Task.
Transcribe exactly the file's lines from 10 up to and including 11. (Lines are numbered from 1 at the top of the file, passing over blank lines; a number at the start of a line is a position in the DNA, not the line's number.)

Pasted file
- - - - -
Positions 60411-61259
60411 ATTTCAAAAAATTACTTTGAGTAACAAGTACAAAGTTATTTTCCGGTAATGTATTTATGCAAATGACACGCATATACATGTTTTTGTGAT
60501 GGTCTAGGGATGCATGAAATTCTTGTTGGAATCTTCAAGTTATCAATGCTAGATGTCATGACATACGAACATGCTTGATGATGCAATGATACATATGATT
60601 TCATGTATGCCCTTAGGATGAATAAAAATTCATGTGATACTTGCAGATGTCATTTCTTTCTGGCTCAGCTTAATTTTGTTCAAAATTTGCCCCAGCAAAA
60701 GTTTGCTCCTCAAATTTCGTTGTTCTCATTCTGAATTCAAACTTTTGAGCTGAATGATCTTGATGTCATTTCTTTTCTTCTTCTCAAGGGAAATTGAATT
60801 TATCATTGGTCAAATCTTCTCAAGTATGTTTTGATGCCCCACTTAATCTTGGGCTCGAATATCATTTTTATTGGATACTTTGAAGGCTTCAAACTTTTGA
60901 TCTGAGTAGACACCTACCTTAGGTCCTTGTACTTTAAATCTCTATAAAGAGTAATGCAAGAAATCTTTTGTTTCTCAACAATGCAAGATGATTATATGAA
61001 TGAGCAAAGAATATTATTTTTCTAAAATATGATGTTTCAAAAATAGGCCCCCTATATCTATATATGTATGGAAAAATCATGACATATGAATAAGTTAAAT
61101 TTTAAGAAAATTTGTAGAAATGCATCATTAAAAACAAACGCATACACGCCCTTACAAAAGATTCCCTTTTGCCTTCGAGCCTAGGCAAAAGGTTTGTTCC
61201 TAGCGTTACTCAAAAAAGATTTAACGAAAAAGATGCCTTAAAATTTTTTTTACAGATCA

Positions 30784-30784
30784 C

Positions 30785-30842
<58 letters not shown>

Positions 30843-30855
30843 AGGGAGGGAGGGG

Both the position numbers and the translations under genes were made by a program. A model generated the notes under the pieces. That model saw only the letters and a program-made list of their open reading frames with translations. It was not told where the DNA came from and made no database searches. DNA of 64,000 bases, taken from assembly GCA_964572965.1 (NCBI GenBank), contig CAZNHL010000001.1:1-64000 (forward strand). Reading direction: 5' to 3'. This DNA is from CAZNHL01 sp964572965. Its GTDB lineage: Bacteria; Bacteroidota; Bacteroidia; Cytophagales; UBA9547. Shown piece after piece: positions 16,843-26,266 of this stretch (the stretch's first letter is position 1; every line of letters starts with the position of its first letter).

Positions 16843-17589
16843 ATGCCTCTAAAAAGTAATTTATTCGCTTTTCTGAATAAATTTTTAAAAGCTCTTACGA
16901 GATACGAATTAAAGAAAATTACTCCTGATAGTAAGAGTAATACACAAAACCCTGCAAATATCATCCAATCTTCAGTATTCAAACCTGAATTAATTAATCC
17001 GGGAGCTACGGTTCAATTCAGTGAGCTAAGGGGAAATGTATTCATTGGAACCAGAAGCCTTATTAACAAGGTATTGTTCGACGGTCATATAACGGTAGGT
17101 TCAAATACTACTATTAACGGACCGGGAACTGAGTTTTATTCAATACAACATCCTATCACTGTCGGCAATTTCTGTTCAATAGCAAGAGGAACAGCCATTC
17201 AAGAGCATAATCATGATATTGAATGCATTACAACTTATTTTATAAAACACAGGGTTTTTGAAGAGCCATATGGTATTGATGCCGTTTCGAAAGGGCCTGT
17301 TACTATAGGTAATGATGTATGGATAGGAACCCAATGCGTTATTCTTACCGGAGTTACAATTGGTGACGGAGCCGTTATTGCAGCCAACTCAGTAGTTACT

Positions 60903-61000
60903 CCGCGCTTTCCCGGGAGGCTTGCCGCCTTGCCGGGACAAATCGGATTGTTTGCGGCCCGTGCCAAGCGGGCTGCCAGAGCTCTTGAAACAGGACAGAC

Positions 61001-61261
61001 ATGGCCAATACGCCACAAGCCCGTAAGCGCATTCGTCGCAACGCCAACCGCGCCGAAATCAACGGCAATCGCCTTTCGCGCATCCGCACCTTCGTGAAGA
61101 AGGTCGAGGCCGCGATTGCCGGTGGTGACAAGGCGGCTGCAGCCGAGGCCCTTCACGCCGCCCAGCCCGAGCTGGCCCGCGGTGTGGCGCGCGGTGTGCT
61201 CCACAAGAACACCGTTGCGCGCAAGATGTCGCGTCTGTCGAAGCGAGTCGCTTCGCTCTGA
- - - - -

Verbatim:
61201 TAGCGTTACTCAAAAAAGATTTAACGAAAAAGATGCCTTAAAATTTTTTTTACAGATCA

Positions 30784-30784